In the end, weeks of private negotiations among political players from ex-warlords to ex-diplomats, aimed at forging a new culture of consensus and ideas to replace ethnic and personality politics, fell far short of that lofty goal, leaving the pre-election picture as murky and mercurial as ever. Several analysts predicted that the coalition would not last more than a few weeks. The deadline for candidates to be declared is Oct. 6, and the campaign begins in December.
“It is a very confused situation. There is a lot of horse-trading but a lot of mistrust,” said Ali Ahmad Jalali, a former interior minister and longtime U.S. resident who is part of a separate, technocrat-based electoral coalition. “We all know that the survival of the state is at stake and the political structure has to change. But with only a few weeks before the deadline, we still have no idea who the candidates will be.”
The election is widely seen as a make-or-break moment for Afghanistan. A decade of tumultuous democratic rule under President Hamid Karzai is ending, and the country is entering an uncertain political era, as Taliban fighters continue waging an aggressive insurgency and Western troops start dwindling to a few thousand by next year.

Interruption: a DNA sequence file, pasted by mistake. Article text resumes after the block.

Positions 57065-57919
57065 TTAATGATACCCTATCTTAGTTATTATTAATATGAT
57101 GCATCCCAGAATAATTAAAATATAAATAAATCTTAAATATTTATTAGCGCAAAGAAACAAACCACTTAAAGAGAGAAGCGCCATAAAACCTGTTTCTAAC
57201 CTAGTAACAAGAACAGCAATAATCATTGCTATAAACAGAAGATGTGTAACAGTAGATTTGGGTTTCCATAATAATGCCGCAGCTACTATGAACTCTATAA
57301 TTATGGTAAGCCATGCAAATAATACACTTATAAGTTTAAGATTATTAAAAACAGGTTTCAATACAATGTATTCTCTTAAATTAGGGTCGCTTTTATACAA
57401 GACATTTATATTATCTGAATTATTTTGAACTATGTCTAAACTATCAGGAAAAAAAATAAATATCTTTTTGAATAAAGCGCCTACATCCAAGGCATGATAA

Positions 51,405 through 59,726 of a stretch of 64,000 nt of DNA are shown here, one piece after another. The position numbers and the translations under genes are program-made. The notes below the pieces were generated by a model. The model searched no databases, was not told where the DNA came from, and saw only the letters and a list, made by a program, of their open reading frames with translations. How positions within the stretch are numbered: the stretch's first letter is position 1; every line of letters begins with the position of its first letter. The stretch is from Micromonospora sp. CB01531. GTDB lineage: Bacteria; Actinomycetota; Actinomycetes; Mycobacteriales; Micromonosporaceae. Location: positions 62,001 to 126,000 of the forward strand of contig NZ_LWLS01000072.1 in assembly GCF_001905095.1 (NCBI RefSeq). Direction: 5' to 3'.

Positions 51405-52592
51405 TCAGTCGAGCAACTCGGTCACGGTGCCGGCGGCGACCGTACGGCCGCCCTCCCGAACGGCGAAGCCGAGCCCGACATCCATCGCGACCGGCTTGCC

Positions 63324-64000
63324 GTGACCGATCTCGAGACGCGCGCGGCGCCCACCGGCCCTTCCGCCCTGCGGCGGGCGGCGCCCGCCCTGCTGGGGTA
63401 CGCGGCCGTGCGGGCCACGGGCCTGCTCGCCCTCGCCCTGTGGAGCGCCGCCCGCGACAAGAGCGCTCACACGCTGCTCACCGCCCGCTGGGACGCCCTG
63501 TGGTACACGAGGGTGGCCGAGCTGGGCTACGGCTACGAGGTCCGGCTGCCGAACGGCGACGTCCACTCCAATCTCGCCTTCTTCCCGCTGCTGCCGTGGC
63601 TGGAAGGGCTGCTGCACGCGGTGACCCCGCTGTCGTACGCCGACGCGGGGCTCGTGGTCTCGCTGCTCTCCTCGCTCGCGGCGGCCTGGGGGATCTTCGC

In technical terms, the preparations are going relatively well. More than 350,000 new voters have been registered at hundreds of sites across the country, a new national election commission has been chosen, and information about potential candidates and issues has spread via cellphones, Facebook and Twitter across this vast and mountainous country, where winter snow can cut off half the population.
In political terms, though, the lack of any official candidates at this late date and the inconclusive rounds of talks among shifting rival groups have sparked fears of a repeat of the 2009 presidential race. Karzai won after the hodgepodge of opposition groups dickered until the last minute, and pro-government fraud badly tarnished the outcome.
Ahmed Zia Massoud, the brother of slain anti-Taliban leader Ahmed Shah Massoud, has spearheaded the current grand coalition and is making an effort to avoid that scenario. Critics see the group as a tenuous marriage of convenience among longtime rivals, but its avowed agenda is to build political consensus and decentralize the government, rather than rely on the whims of powerful personalities and ethnic strongmen.